Julius CAESAR Tusculum - Dithernet- Didier THERY Imagineur depuis 1967 :-)

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Augmented Reality of the Julius Caesar bust discovered at the Tusculum forum / Latium

In collaboration with the Musei Reali – Museo di Antichità, Turin, Italy.
 
This bust was formally identified in 1943 by the Italian archaeologist Maurizio BORDA. This portrait is unanimously recognized as the only known portrait made during his lifetime. It therefore predates his assassination at Idus Martias 44 BC.

  
Description of Julius Caesar by Caius Suetonius Tranquillus : The lives of the Twelve Caesars XLV. It is said that he was tall, of a fair complexion, round limbed, rather full faced, with eyes black and piercing ; and that he enjoyed excellent health, except towards the close of his life, when he was subject to sudden fainting-fits, and disturbance in his sleep. He was likewise twice seized with the falling sickness while engaged in active service. He was so nice in the care of his person, that he not only kept the hair of his head closely cut and had his face smoothly shaved, but even caused the hair on other parts of the body to be plucked out by the roots, a practice for which some persons rallied him. His baldness gave him much uneasiness, having often found himself on that account exposed to the jibes of his enemies. He therefore used to bring forward the hair from the crown of his head ; and of all the honours conferred upon him by the senate and people, there was none which he either accepted or used with greater pleasure, than the right of wearing constantly a laurel crown. It is said that he was particular in his dress. For he used the Latus Clavus with fringes about the wrists, and always had it girded about him, but rather loosely. This circumstance gave origin to the expression of Sylla, who often advised the nobles to beware of " the ill-girt boy."

  
In his book " MONUMENTI ARCHEOLOGICI / TUSCOLANI / NEL CASTELLO DI AGLIÈ ", Maurizio BORDA argues in a convincing way pages 20 to 23 " A comparison with coins, and especially with the gold coins minted by the Quattuorviri monetales in 44 B.C., which bear the effigy of Julius Caesar, leaves no doubt about the identification with the face of the great Roman : the salient and developed head on the occiput, the profile, the thinness, the wrinkled neck with the accentuated thyroid gland of Adam's apple, the sarcastic expression, even the arrangement of the hair agree perfectly. Preferable are the matrix of L. Flaminius Chilo and M. Mettius, especially the latter, for which the date of 44 is sure. ... No other portrait of Caesar corresponds so exactly, lineament by lineament, to ours, even if the style is different ; the sharp shape of the skull is made more rounded and massive, everything in the Tusculum head is incisive, sharp, dry, rounded and blunt ; so, in the cheeks, the cavities due to the thinness are reduced to a slight sinkhole, in the neck the wrinkles are barely hinted at ; the skin no longer sags, but adheres to the firmness of the flesh ; but the pride, the superior dignity have remained, though mitigated by a mild benevolence, as the irony of the mouth has not completely disappeared."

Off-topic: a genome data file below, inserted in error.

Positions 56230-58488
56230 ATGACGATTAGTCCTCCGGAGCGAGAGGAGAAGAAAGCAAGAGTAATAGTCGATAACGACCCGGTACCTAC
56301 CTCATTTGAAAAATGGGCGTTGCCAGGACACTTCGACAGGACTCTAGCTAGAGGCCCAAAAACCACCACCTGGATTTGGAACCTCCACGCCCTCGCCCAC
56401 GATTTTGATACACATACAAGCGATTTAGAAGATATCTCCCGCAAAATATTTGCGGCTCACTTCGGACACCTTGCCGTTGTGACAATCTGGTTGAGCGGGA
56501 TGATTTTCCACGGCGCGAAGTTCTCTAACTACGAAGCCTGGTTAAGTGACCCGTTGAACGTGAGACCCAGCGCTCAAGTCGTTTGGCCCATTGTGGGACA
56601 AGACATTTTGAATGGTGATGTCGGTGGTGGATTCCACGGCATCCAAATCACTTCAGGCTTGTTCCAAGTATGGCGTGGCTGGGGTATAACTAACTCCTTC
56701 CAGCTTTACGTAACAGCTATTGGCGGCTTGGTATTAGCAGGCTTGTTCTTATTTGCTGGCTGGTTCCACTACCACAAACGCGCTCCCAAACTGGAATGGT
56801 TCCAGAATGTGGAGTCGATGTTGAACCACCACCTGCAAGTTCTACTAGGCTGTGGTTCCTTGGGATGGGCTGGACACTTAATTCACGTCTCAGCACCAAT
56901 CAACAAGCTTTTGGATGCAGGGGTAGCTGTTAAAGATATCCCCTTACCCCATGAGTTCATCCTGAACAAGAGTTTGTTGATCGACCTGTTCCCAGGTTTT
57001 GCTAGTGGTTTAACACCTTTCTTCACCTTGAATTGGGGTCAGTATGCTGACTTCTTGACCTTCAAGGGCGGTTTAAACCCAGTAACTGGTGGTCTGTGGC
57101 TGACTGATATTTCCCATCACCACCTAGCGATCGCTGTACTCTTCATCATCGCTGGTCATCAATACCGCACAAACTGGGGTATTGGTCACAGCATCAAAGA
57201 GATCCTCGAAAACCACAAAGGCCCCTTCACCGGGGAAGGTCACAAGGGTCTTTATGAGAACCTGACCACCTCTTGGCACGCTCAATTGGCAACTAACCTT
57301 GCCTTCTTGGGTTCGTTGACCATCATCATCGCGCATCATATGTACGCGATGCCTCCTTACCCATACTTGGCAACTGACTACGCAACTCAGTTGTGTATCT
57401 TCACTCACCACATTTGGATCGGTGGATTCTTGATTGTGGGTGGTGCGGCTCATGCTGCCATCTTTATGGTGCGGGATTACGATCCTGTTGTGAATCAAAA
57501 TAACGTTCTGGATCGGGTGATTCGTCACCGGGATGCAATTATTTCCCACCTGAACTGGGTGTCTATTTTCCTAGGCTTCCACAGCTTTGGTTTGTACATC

Crédits :
  • 3D modeling of the bust and Augmented Reality (AR) and Virtual Reality (VR) applications by Didier THERY –  Dithernet ;
  • Photogrammetric 3D model of the bust by David ROMEUF, based on a series of Turin Museum high resolution photographs ( ©MiBACT - Musei Reali, Museo di Antichità ) ;
  • 2D textured image of the face reconstructed by iterations with the artificial intelligence AI of StyleGAN2 / Artbreeder, parameterized by David ROMEUF.
  • Gabriella Pantò, Director of the  Museum of Antiquities - Royal Museums of Turin, for her advice on the  appearance and physiognomy of Julius Caesar's face.

                   

 
Bibliography :

  • Suetonius (Caius Suetonius Tranquillus), beginning of the 2nd century AD. The Lives of the Twelve Caesars. Translation

  • Maurizio BORDA 1943 Monumenti archeologici tuscolani nel Castello di Agliè : Giulio Cesare.

  • Flemming  S. Johansen 1987 Ancient Portraits in the J. Paul Getty Museum  Volume 1. The portraits in Marble of Gaius Julius Caesar : A Review

  • Thomas Schäfer 2004 Drei Porträts aus Pantelleria: Caesar, Antonia Minor und Titus. In: Th.Schäfer – M.Osanna – R.- M. Weiss (Hrsg.), Caesar ist in der Stadt. Ausstellungskatalog Hamburg/Tübingen (2004). ISBN 3-931429-08-3.



Numismatics coins :


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